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Research posters lined the walls of the 2012 North Carolina Hurricane Workshop in Murphy Center on Wednesday, May 23. (Photo by Cliff Hollis)


LESSONS LEARNED
Workshop highlights best practices in emergency management

By Melanie Jock

ECU News Services


ECU is hosting the third annual North Carolina Hurricane Workshop today, bringing eastern North Carolina emergency managers and researchers together to discuss issues related to managing hurricane crises.

The director of the National Hurricane Center, Bill Read, will deliver the keynote address in the Murphy Center on campus.

“It’s a very good opportunity for researchers and emergency managers to come together and talk and to think about these issues,” said Donna Kain, director of outreach for RENCI at ECU and faculty affiliate of ECU’s Center for Natural Hazards Research. The workshop is hosted by North Carolina Division of Emergency Management, East Carolina University’s Center for Natural Hazards Research and the Renaissance Computing Institute’s Engagement Center at ECU. It is co-sponsored by North Carolina Sea Grant.
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Bill Read, director of the National Hurricane Center, is the keynote speaker at the hurricane workshop at ECU May 23. (Photo by Cliff Hollis)


The conference will include interactive sessions with expert panels in social media and emergency communications, communications with maps and graphics, news media interactions with emergency management community and lessons learned from Hurricane Irene.

Hurricane Irene made landfall as a Category 1 hurricane, Aug 27, near Cape Hatteras, bringing winds that gusted up to 73 miles per hour.  The storm lasted 12 hours and brought 12 inches of rain.  Irene left the university with $1.5 million in damage, power outages and scattered debris, forcing a two-day closure.

ECU administrators worked throughout the storm to regain power to stay in contact with the community.

“Communication was probably our biggest problem in a number of ways,” said ECU Environmental Manager Tom Pohlman, who is in charge of disaster planning and preparedness.

One reason for the lack of communication during the storm was the power outage on campus. When the electricity went out, the cooling tower where university servers are housed switched off as well. When the power came back on, the cooling tower did not switch back on, so the room heated up to 120 degrees and servers went down. All IT ability was lost, including phone connection and the ability to send out alerts.

Pohlman said additional communication issues arose when students acted as reporters, posting videos of Greene Hall, where wind pried at the roof enough to break a storm drain pipe underneath and send water into the building. Students posted the video on YouTube and submitted it to local news stations, fueling rumors that the roof had collapsed.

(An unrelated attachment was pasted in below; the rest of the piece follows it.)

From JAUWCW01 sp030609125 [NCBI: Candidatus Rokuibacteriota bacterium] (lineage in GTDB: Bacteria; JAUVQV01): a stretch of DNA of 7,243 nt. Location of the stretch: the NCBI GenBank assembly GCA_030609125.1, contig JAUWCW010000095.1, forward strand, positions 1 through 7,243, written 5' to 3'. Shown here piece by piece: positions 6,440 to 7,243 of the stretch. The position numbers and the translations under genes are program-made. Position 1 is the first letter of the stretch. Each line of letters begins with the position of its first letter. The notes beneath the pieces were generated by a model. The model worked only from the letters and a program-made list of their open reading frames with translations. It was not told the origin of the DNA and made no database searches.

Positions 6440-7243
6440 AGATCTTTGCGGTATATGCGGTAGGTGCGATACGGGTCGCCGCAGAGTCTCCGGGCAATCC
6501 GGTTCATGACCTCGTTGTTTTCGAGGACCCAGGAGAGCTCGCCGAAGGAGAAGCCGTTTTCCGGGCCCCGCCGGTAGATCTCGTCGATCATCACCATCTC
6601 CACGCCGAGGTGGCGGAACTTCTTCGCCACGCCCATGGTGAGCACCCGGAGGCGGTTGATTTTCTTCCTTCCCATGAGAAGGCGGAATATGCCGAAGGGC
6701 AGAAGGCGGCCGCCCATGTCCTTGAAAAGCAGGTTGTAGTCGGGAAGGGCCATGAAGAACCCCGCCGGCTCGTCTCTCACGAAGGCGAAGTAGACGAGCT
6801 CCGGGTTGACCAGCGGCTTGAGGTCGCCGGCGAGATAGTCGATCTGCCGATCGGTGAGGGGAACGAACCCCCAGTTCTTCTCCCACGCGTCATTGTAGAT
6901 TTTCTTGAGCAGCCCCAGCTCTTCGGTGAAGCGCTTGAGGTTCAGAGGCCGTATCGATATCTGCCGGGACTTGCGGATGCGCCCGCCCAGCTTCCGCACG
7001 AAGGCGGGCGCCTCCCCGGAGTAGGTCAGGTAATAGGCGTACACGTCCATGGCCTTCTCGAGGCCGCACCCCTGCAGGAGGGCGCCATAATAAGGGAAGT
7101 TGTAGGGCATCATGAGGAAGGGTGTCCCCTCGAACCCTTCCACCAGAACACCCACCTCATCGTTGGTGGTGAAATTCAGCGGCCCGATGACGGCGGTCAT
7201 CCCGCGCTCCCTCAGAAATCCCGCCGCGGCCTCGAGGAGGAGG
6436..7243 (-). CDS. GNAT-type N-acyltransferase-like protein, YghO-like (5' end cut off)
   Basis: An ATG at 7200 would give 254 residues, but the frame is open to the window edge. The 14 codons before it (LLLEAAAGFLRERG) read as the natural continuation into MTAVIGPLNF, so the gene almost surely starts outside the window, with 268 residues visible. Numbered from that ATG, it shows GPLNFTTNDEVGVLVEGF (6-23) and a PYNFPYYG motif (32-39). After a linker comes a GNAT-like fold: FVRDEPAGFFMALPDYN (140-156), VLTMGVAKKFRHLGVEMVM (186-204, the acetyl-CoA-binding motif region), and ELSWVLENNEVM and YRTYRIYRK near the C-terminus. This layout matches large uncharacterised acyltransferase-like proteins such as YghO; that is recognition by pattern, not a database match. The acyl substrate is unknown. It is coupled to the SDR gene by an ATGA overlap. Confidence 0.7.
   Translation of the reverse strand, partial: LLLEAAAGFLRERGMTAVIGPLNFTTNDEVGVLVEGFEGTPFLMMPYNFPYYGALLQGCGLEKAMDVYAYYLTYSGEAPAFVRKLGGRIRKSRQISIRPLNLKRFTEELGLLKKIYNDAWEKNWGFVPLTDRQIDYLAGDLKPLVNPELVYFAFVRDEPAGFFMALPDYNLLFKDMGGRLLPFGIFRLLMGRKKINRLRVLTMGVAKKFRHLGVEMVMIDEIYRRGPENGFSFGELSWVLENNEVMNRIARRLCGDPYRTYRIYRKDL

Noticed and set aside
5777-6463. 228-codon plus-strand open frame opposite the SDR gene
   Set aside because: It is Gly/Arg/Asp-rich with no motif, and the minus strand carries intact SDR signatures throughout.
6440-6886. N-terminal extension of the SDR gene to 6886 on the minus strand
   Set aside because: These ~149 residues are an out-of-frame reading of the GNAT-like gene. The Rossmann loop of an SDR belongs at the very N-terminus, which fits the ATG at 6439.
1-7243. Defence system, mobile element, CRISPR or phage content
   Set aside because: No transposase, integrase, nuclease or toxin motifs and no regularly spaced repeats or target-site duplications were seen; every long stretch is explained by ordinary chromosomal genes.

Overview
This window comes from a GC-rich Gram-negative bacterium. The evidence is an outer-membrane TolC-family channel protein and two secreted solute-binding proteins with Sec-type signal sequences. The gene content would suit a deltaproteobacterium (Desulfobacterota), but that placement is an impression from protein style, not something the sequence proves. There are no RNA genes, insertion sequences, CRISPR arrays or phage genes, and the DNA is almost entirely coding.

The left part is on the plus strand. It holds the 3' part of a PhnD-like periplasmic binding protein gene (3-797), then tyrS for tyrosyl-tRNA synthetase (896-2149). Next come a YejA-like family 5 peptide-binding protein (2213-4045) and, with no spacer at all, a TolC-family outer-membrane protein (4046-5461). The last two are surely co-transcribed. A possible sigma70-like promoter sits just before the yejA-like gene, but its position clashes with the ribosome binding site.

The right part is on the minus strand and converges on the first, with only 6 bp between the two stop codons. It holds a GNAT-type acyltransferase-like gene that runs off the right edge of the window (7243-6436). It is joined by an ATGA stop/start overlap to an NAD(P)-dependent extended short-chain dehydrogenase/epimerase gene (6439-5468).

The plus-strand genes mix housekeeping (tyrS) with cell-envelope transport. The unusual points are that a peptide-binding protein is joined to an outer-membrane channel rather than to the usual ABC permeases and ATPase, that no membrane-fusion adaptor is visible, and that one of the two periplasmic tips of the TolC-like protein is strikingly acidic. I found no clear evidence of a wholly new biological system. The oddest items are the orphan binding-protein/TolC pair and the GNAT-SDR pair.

“Rumor control became a big issue, and one of the lessons learned partially from this… is that we need to monitor the rumors and get out there in front of them,” he said.

Working alongside ECU News Services, Pohlman works hard before an emergency occurs so that the university can provide accurate information to other news services through online media while an emergency situation is underway. One significant new tool is the development of an ECU “light” home page for ecu.edu, said Mary Schulken, executive director of communication, public affairs and marketing. The “light” page will be activated in a sustained or urgent emergency, and converts the university’s home page to a one-stop source for constant information from public safety, ECU alerts, Facebook and Twitter.

“We’re also trying to create a virtual Emergency Operations Center, where we can post details so that ECU administrators and News Service personnel can get accurate information,” Pohlman said.

“Getting information out in a timely manner was one of the lessons learned, and one of the things we’re looking for.”

Another lesson from Irene involved damage assessments. Pohlman said ECU is still trying to get funds from the Federal Emergency Management Agency for reimbursement from that storm’s damage.

“We’re in the process of putting together a damage assessment form so that the information we collect will match what FEMA wants, and that will make our recovery and recouping of funds a lot easier and quicker,” he said.

As part of hurricane planning, Pohlman said pre-event meetings were held to coordinate preparations and provide updates.  He said communication beforehand is crucial, as well as after, during cleanup.

As information technology has improved through the years, we depend on it more and more.  “So when that fails, a lot of things don’t work quite the way they should,” he said.  

“You can’t ever underestimate what a hurricane will do.”

“A lot of things have to be planned when you see one of these events coming,” he said. When an emergency such as Hurricane Irene takes place, Pohlman will apply lessons learned to the university’s hurricane planning and procedures.
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